Stepping back a little, we can say that if 2018 is anything to go by, certainly output-wise, the NZ film industry is in good health.

So what about 2019?

Output
Output is likely to be over 10 films, both narrative and doco. We’ll hopefully have one box office winner. There’ll be a mixed bag of other films when it comes to quality and NZ Box Office, some of which will be critically acclaimed. Like the Australians, we do generally struggle to get NZ audiences to NZ films.

First-timers
We’ll continue to see films from first-timers, as NZFC looks for the next Jane Campion, Pietra Brett-Kelly, Peter Jackson, Annie Goldson, Niki Caro, Leanne Pooley or Lee Tamahori.

Female driven films
NZFC’s initiatives to address gender inequality should see more female-driven films coming through this year and certainly next.

Maori & Pacific Island films
Anthology film Vai is opening NATIVe at the 2019 Berlin Film Festival with eight female directors, seven Pacific Islanders and one Māori. NZ had one film in 2019 Sundance in Heperi Mita’s documentary about his mother Merata (Australia had 6).

Maori and Pacific Island stories and filmmakers are also receiving additional attention from NZFC, so there will be a flow through, but more likely from 2020 on.

Narrative and documentary
Ten narratives (58%) out of 17 is quite high. There may be a rebalancing with a more even percentage between narrative and doco.

The trend reflected in the NZ results reflects what is going on globally: drama, particularly arthouse drama, struggles to get box office (and financed) unless you have name cast or directors the likes of Debra Granik, Lynn Shelton, Alfonso Cuarón or Pavel Pawilkowski, or have built in audiences.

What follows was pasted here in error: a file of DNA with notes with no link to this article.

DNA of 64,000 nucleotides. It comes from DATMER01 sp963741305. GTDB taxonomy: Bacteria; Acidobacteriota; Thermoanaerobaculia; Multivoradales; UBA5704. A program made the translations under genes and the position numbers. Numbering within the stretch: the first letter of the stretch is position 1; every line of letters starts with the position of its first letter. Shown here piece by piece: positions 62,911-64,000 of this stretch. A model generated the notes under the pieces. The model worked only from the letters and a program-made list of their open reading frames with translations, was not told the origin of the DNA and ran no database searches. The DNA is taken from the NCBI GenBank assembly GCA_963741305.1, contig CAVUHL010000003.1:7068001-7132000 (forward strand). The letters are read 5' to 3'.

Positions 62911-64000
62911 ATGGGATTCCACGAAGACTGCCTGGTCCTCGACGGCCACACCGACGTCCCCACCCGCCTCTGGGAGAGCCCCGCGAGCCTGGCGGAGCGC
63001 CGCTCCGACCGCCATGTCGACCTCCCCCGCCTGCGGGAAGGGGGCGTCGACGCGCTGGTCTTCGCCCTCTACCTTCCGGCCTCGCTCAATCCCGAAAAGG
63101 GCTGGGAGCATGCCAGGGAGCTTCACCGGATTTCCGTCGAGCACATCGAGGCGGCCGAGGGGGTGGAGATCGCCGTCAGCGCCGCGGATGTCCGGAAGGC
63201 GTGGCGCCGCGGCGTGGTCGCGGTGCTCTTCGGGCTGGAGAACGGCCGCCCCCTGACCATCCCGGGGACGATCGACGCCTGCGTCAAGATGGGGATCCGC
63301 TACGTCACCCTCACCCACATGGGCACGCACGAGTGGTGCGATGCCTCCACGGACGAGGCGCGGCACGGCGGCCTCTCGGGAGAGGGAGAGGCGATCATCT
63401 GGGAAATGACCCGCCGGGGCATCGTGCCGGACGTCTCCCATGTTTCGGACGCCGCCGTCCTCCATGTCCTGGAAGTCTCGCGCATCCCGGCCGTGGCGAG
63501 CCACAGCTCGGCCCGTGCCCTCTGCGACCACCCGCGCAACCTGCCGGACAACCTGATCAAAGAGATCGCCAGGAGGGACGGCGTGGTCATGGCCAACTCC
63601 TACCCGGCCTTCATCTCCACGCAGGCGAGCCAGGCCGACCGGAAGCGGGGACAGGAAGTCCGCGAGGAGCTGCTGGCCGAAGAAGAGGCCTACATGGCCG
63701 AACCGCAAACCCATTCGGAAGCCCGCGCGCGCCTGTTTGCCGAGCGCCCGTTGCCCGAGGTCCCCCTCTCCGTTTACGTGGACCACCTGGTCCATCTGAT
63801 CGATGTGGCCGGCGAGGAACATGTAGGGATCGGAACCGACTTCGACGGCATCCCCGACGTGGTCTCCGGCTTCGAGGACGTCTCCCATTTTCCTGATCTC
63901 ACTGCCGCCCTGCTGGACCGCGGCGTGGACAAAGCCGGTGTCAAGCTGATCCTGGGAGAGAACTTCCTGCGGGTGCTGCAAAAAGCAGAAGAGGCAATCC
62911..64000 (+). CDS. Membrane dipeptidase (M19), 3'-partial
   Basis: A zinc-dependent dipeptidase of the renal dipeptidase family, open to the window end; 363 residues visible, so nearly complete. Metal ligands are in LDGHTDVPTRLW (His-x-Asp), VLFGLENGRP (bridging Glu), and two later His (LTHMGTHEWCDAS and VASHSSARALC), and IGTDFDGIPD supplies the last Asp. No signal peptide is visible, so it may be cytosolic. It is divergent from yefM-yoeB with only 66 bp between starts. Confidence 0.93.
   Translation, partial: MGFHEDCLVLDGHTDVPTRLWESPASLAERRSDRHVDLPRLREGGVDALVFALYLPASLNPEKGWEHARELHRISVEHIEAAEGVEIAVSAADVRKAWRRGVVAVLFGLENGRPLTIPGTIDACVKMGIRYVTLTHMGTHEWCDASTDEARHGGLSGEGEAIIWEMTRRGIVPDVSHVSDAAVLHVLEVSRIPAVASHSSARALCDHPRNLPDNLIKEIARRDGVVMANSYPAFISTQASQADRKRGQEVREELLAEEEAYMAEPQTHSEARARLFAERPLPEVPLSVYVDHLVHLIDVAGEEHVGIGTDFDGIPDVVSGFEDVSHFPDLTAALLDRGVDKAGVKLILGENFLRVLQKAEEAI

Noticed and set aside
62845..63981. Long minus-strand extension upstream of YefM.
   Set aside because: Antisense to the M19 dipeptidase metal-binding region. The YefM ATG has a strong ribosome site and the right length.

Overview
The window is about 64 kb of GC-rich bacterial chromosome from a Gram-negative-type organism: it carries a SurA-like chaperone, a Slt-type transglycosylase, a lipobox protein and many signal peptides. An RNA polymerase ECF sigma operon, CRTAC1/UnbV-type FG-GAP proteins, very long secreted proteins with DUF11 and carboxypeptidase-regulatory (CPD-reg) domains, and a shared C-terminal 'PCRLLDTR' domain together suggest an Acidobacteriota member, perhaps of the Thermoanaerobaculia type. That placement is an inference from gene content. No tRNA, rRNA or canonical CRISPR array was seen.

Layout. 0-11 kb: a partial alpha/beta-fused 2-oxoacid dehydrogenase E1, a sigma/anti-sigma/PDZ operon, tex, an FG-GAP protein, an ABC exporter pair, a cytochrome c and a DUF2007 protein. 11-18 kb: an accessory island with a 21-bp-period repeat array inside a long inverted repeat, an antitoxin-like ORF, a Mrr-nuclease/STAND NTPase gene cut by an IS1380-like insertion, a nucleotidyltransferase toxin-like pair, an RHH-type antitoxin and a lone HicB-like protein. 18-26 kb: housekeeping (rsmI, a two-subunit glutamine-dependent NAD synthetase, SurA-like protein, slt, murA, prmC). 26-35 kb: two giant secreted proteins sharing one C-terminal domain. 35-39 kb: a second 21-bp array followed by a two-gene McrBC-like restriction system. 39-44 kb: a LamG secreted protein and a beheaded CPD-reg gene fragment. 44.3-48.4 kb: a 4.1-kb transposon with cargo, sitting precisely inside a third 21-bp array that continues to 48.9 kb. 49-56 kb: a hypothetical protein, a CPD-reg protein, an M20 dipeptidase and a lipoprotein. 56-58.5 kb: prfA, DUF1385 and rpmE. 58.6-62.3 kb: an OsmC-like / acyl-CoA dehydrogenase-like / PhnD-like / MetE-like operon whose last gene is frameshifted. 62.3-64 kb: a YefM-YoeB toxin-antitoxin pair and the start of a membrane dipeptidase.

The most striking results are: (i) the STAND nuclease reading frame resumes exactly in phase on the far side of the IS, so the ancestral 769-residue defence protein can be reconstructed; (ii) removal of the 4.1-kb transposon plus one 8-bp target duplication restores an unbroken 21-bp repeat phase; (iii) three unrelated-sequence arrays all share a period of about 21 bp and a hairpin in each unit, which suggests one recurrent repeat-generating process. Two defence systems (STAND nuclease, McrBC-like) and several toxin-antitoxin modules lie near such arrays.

That said, first-timers or other directors with drama without name cast might well score the coveted Cannes slot that New Zealand hasn’t had for over 15 years. I predict, though, that we will see more genre and elevated genre projects coming through.

Documentary is low cost in comparison to most narrative films, and the market globally for docos is strong even though Netflix has cut right back on them. We will continue to see good documentary numbers going into production.

International Financing
I haven’t touched on this till now but it’s too important in today’s market to leave out. It’s been a tough film market out there, but reports from Sundance say the buyers are back in play and spending up big.

I’ve just seen a report out of Europe saying streamers will spend north of US$20 billion on film and TV in the coming year. This is new money that wasn’t around before Netflix arrived on the scene in 1997. A good chunk of this will go to TV series but film will definitely get some, so the world is awash with money at the moment for financing… for the right projects.

Considering the incredible change that has occurred in film particularly over the last five years, you could say things are somewhat positive for NZ filmmakers. And that’s not a bad place to be.

Of course if you want to make money, you should be in TV drama because it’s better than it’s ever been. Internationally anyway.

Tui Ruwhiu
Executive Director